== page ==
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Inclusive RSE Education: Empowering All Children for a Better Future

RSE Education is important to all children and young people everywhere, yet all too often children report that there are gaps in what they are taught and silence on the issues that are really important to them.

The recent Stonewall School Report (2017) found that 40% of LGBT pupils were not taught about LGBT issues at school.  This gap doesn’t just mean that they didn’t get the crucial information they needed to build their sense of identity.  It means that they were not included in the education they receive.

There is also research that suggests that disabled children are at greater risk of abuse (including sexual abuse) than non-disabled children and there is inequality in sexual health statistics too; one example being that there are higher rates of unplanned pregnancy and STIs amongst deaf young people and adults.

Evidence shows that good quality RSE Education reduces teenage pregnancy rates, increases condom use, and decreases the incidence of non-consensual sex.  We need to ensure therefore that children with disabilities and special educational needs receive comprehensive RSE that meets their needs.

In their 2018 report “International Technical Guidance on Sexuality Education”, UNESCO have given their definition of Comprehensive Sexuality Education (CSE), which includes their human rights-based approach:

CSE builds on and promotes an understanding of universal human rights – including the rights of children and young people – and the rights of all persons to health, education, information equality and non-discrimination.

Using a human rights-based approach within CSE also involves raising awareness among young people, encouraging them to recognize their own rights, acknowledge and respect the rights of others, and advocate for those whose rights are violated.

Providing young people with equal access to CSE respects their right to the highest attainable standard of health, including safe, responsible and respectful sexual choices free of coercion and violence, as well as their right to access the information that young people need for effective self-care”.

This definition, and the accompanying report, comes at the right time to help inform the design of inclusive relationships and sex education curricula to ensure that all children have access to comprehensive, high quality learning that meets their needs.

With the advent of statutory RSE in England, the Sex Education Forum has developed a statement of 12 evidence-based principles which will help all schools and educators to develop inclusive and high quality RSE programmes. These principles are available as a poster that schools can display and demonstrate their own commitment to meet the needs of all pupils.

Principles 10 and 11 from our statement of commitment underline the importance of equality and inclusion in RSE:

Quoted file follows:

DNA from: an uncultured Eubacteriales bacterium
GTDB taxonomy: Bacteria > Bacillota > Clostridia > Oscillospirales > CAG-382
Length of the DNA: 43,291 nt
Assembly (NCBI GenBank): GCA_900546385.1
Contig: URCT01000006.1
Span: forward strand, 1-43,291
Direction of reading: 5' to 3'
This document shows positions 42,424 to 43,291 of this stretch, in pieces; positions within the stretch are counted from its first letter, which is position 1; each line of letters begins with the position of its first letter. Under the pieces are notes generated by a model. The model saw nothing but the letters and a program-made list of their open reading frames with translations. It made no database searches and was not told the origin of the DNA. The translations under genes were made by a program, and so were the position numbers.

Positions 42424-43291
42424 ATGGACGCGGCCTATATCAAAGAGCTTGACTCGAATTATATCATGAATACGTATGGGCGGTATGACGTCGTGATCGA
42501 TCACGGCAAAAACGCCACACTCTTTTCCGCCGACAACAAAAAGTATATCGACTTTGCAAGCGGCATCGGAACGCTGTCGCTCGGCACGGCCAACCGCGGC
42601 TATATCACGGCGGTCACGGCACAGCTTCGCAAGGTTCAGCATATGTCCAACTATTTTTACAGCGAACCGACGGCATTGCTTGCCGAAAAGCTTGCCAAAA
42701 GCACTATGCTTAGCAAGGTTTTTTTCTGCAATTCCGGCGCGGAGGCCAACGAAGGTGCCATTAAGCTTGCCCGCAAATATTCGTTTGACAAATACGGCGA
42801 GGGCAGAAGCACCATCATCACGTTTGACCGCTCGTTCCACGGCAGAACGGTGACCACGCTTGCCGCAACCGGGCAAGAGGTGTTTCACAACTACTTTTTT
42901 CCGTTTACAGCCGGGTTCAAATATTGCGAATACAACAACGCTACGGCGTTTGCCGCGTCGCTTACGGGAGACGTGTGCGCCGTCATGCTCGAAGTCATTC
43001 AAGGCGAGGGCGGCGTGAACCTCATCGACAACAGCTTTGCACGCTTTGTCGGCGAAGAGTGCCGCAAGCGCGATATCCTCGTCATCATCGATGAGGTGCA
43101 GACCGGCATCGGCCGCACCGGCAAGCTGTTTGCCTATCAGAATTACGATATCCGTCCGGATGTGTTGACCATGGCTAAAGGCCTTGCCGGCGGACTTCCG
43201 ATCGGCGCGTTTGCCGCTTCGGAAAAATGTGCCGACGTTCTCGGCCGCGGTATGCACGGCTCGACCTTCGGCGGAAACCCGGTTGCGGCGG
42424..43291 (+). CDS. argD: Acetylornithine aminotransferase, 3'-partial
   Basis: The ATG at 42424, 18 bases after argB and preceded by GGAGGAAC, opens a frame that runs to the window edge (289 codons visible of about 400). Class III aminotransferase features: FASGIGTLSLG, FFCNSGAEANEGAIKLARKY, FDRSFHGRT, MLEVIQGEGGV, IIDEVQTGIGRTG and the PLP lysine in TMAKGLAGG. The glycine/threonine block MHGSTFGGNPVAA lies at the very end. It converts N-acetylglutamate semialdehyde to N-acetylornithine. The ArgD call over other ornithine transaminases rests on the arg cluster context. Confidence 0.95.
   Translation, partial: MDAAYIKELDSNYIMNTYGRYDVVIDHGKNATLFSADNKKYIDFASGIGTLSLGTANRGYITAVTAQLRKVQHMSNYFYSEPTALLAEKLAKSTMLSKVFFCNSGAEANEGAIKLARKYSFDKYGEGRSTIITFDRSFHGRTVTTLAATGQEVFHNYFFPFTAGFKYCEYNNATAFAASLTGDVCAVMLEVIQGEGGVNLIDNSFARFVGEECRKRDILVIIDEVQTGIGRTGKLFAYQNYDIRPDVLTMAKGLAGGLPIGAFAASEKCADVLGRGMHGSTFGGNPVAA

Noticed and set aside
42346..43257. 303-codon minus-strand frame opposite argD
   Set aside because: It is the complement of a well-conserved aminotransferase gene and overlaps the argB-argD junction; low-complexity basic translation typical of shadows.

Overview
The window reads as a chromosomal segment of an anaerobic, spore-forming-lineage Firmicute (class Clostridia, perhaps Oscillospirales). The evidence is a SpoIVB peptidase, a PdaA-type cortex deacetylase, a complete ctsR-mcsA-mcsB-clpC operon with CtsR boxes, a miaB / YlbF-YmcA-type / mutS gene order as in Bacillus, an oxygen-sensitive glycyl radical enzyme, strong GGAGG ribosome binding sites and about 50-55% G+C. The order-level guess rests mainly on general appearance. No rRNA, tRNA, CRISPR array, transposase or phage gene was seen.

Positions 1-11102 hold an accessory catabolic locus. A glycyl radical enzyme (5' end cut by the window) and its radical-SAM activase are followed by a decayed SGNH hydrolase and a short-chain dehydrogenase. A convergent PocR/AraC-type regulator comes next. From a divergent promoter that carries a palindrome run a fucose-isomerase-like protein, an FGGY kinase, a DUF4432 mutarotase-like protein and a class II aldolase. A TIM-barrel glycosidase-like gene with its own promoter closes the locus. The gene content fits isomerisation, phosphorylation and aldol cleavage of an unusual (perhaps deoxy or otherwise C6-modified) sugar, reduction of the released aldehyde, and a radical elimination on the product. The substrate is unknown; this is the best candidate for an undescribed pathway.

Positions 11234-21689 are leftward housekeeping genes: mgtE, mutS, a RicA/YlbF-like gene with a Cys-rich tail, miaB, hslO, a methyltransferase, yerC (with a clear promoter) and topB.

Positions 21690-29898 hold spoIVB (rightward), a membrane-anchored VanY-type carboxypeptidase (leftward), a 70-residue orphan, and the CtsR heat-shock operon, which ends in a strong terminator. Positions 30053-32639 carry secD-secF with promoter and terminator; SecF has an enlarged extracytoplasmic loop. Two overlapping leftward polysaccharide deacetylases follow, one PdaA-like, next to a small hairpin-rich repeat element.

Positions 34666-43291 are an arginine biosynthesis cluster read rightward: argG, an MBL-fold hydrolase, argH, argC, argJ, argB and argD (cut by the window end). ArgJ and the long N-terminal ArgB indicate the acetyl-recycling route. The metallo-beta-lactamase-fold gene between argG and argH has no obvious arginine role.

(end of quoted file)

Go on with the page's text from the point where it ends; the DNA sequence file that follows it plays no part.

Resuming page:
1. Fostering gender equality and LGBT+ (lesbian gay, bisexual, trans) equality and challenges all forms of discrimination in RSE lessons and in every-day school life.
  2. Meeting the needs of all pupils with diverse experiences – including those with special educational needs and disabilities.

When trying to ensure that your school’s RSE is comprehensive and inclusive these are just some the questions you should ask yourself:

  • Does the curriculum create safe visibility for LGBT identities?
  • Would a child in your school know who to talk to if they had experienced unwanted touching?
  • Are assumptions made that students have never experienced pregnancy? Or a sexually transmitted infection?
  • Do you have a robust plan for communicating about RSE to parents, conveying the message that a comprehensive programme, that tackles discrimination will benefit all pupils?

Learning about relationships and sex cannot be limited only to the classroom, because children will be talking in the playground about things they have seen on their phones, or in the corridor about what they have heard rumours about, and may be repeating misinformation to their friends on the way to and from school.

It is also the case that children and young people will usually talk about difficult or sensitive issues to people they are comfortable with, and at a time which suits them, so that they may disclose that they have been inappropriately touched, or that they feel unsafe at home, to any member of the school’s staff, and not just their dedicated RSE teacher.

This underlines the fact that good RSE will only be possible if it is embedded throughout the school, with both classroom provision and pastoral support, and in such a way that all teachers and staff know what to do if and when a student makes a disclosure.

The Sex Education Forum is committed to improving the quality of RSE, and recognises that the competence of school staff is pivotal to success. We offer a range of bespoke training courses, so as to meet the unique challenges of each school. Our courses are rights-led, underpinned by the expressed needs of children and young people, informed by up-to-date research and compliant with Government education and equalities legislation.

We have developed several courses which specifically address some of the more neglected aspects of RSE, such as our LGBT-inclusive primary and secondary training and our “Gender Matters” training. We also offer a two-day facilitator course “Outside the Box”, which trains educators to deliver an early intervention RSE programme to small groups of young people who are at higher risk of child sexual exploitation.

Dr Eleanor Draeger
Senior RSE Trainer, Sex Education Forum